Do body temperatures of desert lizards fit a “normal” distribution?

Raymond B. Huey and Eric R. Pianka

When physiological ecologists evaluate whether body temperatures of lizards and other ectotherms (such as insects, fishes) are “normally distributed,” they are not referring to whether a lizard’s body temperature averages 98.6°F, a so-called “normal” body temperature for a human.   Rather they are discussing whether the shape of the distribution of body temperatures (when temperatures are plotted on a histogram) fits a normal distribution or familiar “bell curve.”  Normal distributions, which are symmetrical in shape about the mean, are common for many measurements in biology and other fields.

Physiological ecologists have long suspected that distributions of body temperatures of active diurnal lizards should actually be left-skewed and have a relatively long left tail (that is, an excess of “cool” body temperatures).  One reason is that lizards emerging from cool nocturnal retreats will have low body temperatures until they start basking and behaviorally thermoregulating.  Another is that lizards might avoid extremely high temperatures, which are stressful or even lethal.

Whether these distributions are skewed vs. symmetrical is important for performance, as the distribution’s shape will affect how performance integrates over time.  For example, if distributions are strongly left skewed, then lizards are often active at temperatures too cold for optimal performance. Even though skewness is clearly relevant to lizard ecology, it has been quantified only a few times.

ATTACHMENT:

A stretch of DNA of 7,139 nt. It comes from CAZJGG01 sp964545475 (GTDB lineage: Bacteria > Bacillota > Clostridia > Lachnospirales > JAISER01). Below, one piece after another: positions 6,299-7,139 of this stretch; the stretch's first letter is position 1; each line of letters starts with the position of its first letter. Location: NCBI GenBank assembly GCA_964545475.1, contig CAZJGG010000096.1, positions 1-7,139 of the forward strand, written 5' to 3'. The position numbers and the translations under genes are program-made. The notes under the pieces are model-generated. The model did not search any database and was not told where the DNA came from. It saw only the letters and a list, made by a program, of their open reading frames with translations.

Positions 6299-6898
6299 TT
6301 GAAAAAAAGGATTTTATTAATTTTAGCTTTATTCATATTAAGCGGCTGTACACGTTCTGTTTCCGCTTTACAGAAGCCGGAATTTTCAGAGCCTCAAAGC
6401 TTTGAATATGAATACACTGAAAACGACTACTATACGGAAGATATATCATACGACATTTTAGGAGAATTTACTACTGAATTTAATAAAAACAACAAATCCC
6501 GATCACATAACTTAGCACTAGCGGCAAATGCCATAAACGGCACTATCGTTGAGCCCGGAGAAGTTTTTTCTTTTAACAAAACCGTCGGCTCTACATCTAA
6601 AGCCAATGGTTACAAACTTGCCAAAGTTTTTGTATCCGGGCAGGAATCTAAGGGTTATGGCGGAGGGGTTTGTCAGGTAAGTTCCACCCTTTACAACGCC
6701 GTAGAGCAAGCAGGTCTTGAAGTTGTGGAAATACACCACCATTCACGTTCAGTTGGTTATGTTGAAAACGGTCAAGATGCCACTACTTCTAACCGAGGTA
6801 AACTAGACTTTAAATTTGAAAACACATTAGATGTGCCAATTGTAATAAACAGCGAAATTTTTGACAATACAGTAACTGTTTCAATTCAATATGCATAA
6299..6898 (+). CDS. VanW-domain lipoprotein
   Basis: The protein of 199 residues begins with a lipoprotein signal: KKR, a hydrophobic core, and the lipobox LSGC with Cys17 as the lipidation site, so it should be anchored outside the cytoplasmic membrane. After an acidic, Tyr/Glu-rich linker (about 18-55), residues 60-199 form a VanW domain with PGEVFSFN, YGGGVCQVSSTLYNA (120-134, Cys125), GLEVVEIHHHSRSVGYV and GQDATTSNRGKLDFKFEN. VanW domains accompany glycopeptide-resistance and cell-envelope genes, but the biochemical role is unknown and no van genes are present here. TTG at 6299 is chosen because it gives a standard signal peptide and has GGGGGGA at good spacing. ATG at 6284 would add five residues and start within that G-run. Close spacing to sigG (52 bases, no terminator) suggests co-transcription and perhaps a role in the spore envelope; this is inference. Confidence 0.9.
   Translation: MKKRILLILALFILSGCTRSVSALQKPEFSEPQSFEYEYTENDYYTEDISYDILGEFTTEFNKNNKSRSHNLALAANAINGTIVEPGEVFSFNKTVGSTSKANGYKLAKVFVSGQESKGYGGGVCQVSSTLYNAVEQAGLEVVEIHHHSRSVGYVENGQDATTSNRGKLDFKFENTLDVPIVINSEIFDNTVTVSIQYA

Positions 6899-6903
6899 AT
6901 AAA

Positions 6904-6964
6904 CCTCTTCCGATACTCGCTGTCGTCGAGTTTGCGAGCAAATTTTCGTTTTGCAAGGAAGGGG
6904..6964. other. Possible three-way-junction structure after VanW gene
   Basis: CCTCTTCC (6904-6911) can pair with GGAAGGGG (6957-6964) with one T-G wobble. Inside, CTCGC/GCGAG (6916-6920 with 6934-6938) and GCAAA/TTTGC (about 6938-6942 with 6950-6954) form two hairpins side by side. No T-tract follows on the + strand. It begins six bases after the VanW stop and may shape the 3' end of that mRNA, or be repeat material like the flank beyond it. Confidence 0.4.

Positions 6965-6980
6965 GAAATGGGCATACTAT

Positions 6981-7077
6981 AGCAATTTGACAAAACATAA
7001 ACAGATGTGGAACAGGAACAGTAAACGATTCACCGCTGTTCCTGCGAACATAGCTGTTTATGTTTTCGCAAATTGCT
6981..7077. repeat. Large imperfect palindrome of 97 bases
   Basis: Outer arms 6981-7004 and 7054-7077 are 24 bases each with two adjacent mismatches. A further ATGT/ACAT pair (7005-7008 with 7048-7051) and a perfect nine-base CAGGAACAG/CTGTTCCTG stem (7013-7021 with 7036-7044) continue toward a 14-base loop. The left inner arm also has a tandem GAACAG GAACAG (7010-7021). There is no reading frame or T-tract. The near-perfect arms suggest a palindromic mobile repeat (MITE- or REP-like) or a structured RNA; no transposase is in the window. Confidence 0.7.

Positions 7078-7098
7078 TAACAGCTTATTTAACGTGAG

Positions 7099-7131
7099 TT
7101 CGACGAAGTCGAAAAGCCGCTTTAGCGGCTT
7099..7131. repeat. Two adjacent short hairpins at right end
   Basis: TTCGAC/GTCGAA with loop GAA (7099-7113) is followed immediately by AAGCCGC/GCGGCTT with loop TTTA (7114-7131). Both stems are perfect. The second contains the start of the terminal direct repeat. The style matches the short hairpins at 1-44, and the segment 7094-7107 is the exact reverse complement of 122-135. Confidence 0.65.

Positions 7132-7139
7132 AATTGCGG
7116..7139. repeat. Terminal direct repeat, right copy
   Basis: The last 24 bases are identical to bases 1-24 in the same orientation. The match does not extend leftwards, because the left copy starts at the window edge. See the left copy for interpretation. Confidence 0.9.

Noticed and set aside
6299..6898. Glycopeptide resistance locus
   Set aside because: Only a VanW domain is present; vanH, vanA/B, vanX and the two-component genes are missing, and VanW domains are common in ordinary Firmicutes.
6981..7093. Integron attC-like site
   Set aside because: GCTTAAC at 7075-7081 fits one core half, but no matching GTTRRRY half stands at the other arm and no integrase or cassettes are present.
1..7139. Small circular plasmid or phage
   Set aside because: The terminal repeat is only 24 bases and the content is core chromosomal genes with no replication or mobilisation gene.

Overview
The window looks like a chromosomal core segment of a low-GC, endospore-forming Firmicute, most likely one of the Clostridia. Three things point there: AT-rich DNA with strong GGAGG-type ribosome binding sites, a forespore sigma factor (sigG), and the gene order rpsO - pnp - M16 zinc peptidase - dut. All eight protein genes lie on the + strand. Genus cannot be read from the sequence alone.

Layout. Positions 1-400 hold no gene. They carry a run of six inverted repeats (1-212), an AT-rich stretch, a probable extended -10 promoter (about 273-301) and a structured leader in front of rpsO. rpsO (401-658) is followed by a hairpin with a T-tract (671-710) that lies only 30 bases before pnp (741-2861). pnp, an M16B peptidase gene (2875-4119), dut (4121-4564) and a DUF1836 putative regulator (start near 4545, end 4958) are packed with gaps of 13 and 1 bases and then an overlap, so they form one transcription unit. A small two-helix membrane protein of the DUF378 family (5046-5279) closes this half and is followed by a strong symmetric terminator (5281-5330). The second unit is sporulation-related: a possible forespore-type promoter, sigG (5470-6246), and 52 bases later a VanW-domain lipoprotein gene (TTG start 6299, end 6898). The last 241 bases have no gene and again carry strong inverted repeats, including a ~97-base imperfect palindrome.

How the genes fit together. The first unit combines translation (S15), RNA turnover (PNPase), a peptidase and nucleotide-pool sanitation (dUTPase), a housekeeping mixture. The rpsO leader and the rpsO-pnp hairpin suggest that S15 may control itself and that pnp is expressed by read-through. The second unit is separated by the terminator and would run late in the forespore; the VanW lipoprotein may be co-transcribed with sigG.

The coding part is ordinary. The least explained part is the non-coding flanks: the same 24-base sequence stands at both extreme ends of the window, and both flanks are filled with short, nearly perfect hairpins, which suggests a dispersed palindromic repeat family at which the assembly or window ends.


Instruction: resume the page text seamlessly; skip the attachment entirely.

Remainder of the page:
During the last half century, we have studied the ecology of desert lizards on three continents (Africa, Australia, and North America) and have measured body temperatures of many thousands of active diurnal lizards. To evaluate whether lizard temperatures are in fact typically left skewed, we compiled and analyzed our data for 45 species (8,827 individuals). Most species do have left-skewed distributions of body temperature, but the skewness is smaller than expected.

The limited skewness evident in our samples suggests that lizards do a very good job of avoiding activity at low temperatures.  They might do this by pre-warming inside burrows before emerging in the morning, or by emerging only when environmental temperatures are high enough to speed warming to optimal body temperatures.

Read the article in full here.

Image caption: Thorny devil (Moloch horridus) in the Western Australia Desert. Photo credit: Eric R. Pianka

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